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In the linux kernel, what does the probe() method, that the driver provides, do? How different is it from the driver's init function, i.e. why can't the probe() functions actions be performed in the driver's init function ?

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5 Answers 5

up vote 42 down vote accepted

Different device types can have probe() functions. For example, PCI and USB devices both have probe() functions.

If you're talking about PCI devices, I would recommend you read chapter 12 of Linux Device Drivers, which covers this part of driver initialization. USB is covered in chapter 13.

Shorter answer, assuming PCI: The driver's init function calls pci_register_driver() which gives the kernel a list of devices it is able to service, along with a pointer to the probe() function. The kernel then calls the driver's probe() function once for each device.

This probe function starts the per-device initialization: initializing hardware, allocating resources, and registering the device with the kernel as a block or network device or whatever it is.

That makes it easier for device drivers, because they never need to search for devices or worry about finding a device that was hot-plugged. The kernel handles that part and notifies the right driver when it has a device for you to handle.

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Just the kind of explanation I was looking for - thanks! – danns87 Aug 1 '11 at 20:52
+1 nice answer..... – Jeegar Patel Sep 5 '12 at 10:14

Init(void) // runs once when the driver/module is invoked and sets things up for the kernel driver machine.

Probe(*pdev) // is used by the kernel driver machine as needed to detect and install actual devices

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The drivers xxx_init_module() function calls pci_register_driver(struct pci_driver *drv) by passing reference to structure of type pci_driver. struct pci_driver is an important structure all PCI drivers should have, which gets initialized with variables like drivers name, table list of PCI devices the driver can support, callback routines for the PCI core subsystem.

The drivers pci_driver structure has important member fields listed below:

  1. name – Name to the driver which is unique among all PCI drivers in the kernel. It will appear under /sys/bus/pci/drivers.

  2. pci_device_id – A table of device identification data consists type of chips this driver supports.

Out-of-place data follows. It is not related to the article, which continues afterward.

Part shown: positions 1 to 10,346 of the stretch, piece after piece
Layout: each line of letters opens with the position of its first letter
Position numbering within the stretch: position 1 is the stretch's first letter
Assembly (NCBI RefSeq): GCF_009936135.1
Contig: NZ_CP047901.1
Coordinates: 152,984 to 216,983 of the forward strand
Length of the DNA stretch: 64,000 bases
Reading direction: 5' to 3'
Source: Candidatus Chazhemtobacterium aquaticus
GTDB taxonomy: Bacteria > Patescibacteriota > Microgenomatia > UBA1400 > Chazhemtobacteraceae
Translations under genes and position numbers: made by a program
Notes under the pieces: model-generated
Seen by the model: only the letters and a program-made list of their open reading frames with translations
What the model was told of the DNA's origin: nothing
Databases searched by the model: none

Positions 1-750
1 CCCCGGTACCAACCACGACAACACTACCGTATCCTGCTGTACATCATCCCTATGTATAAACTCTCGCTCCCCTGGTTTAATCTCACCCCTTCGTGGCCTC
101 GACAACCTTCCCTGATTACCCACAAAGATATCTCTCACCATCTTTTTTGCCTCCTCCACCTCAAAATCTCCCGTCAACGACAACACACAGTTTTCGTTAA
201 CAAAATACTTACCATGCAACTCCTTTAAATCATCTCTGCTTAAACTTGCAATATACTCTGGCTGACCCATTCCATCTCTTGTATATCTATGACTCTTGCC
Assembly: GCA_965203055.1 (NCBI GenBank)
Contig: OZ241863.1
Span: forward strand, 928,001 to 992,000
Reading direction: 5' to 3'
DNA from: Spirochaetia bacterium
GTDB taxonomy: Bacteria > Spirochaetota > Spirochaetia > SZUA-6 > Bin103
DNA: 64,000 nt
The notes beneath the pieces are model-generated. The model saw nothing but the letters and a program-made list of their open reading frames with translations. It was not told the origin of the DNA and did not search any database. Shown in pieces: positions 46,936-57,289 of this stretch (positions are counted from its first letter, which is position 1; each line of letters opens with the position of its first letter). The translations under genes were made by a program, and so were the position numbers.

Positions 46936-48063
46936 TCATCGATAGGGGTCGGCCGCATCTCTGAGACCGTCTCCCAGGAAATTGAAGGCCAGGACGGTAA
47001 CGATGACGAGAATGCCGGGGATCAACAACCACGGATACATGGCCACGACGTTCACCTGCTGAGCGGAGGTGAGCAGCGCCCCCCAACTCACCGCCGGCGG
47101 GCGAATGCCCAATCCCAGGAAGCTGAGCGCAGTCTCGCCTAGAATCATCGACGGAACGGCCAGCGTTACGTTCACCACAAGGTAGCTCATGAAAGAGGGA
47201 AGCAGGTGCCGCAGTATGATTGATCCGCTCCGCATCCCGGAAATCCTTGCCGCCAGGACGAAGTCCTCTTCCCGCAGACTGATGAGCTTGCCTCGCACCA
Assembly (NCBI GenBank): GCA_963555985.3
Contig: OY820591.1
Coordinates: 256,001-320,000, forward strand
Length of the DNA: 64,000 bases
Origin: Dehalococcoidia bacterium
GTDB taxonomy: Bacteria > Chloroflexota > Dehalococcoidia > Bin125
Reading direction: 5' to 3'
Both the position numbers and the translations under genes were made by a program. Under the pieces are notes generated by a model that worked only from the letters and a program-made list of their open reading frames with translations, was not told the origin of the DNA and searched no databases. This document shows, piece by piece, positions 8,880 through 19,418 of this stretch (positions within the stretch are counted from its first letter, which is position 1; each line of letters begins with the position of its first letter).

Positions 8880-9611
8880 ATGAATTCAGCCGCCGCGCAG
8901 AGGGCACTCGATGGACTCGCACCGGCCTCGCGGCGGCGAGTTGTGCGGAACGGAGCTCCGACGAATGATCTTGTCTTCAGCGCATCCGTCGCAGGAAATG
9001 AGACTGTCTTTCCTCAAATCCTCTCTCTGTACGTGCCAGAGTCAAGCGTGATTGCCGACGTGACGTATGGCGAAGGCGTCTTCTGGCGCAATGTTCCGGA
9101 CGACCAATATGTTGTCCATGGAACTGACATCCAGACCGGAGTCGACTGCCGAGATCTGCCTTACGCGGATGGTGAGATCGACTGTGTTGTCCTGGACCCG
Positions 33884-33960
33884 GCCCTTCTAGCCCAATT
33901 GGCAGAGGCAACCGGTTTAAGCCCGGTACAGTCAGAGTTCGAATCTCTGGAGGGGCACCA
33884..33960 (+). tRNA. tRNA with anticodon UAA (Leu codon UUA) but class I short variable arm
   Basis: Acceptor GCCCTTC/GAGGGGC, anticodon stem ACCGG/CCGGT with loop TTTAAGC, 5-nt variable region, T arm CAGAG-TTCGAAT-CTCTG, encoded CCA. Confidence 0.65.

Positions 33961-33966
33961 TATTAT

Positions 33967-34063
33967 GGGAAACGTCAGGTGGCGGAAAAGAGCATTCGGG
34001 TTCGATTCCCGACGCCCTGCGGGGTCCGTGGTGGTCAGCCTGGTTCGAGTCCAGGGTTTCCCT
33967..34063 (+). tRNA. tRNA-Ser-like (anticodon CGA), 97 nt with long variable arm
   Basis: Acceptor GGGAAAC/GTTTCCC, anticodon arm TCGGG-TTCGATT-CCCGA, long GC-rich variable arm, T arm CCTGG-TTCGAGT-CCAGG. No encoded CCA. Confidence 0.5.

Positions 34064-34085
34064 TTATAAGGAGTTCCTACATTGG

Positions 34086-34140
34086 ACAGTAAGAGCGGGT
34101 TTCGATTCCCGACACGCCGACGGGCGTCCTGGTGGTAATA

3. probe – The address of xxx_probe() function.

  4. remove/suspend/resume/shutdown – address to the function that the PCI core system calls when PCI device is removed/suspended/resumed/shutdown respectively. Generally used by upper layers for power management.

For more information on how the probing of driver executed from PCI core refer Linux Device Driver Init.

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@Bandicoot : probe() will be called to make sure that the device exist and the functionality is fine.If device is not hot-pluggable, functionality of probe() can be put inside init() method.This will reduce driver's run time memory footprint. P.S link

Probe() happens at the time of device boot or when device is connected.For a "platform" device the probe function is invoked when a platform device is registered and it's device name matches the name specified on the device driver. P.S link

The i2c_detect function probes the I2C adapter, looking for the different addresses specified in the addr_data structure. If a device is found, the chip_detect function then is called. P.S link.

One link that will surely clear your doubt. P.S link

In kernel 2.4.29, i can show you that how does probe happen ? Please see below (File name: drivers/acorn/char/pcf8583.c)

static struct i2c_driver pcf8583_driver = {
name:       "PCF8583",
id:     I2C_DRIVERID_PCF8583,
flags:      I2C_DF_NOTIFY,
attach_adapter: pcf8583_probe, /* This will be called from i2c-core.c P.S see below function i2c_add_driver()*/
detach_client:  pcf8583_detach,
command:    pcf8583_command


File Name: drivers/i2c/i2c-core.c

int i2c_add_driver(struct i2c_driver *driver)

    /* now look for instances of driver on our adapters
    if (driver->flags& (I2C_DF_NOTIFY|I2C_DF_DUMMY)) {
        for (i=0;i<I2C_ADAP_MAX;i++)
            if (adapters[i]!=NULL)
                /* Ignore errors */
                driver->attach_adapter(adapters[i]); /*This is a location from where probe is called. Pointer **driver** is of type **pcf8583_driver** which you have passed into this function*/
    return 0;

Few important links:







In PCI for kernel-2.4.29, it gets called when vendor and device id are identified. PCI bus driver do this for you. Please see below code:

File Name: drivers/pci/pci.c

static int pci_announce_device(struct pci_driver *drv, struct pci_dev *dev)
   const struct pci_device_id *id;
   int ret = 0;
   if (drv->id_table) {
    id = pci_match_device(drv->id_table, dev); /* check for device presence*/
    if (!id) {
     ret = 0;
     goto out;
   } else
  id = NULL;
  if (drv->probe(dev, id) >= 0) { /* This is a location from where probe is called*/
   dev->driver = drv;
   ret = 1;
  return ret;
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Probing is done when the probe() method is called by function pointer inside a structure which is used to device binding with default or custom platform data regarding to device. drivers uses lots of information about device so that the probing provides such information to drivers when an entry in the id_table name field matches device name will be probe.

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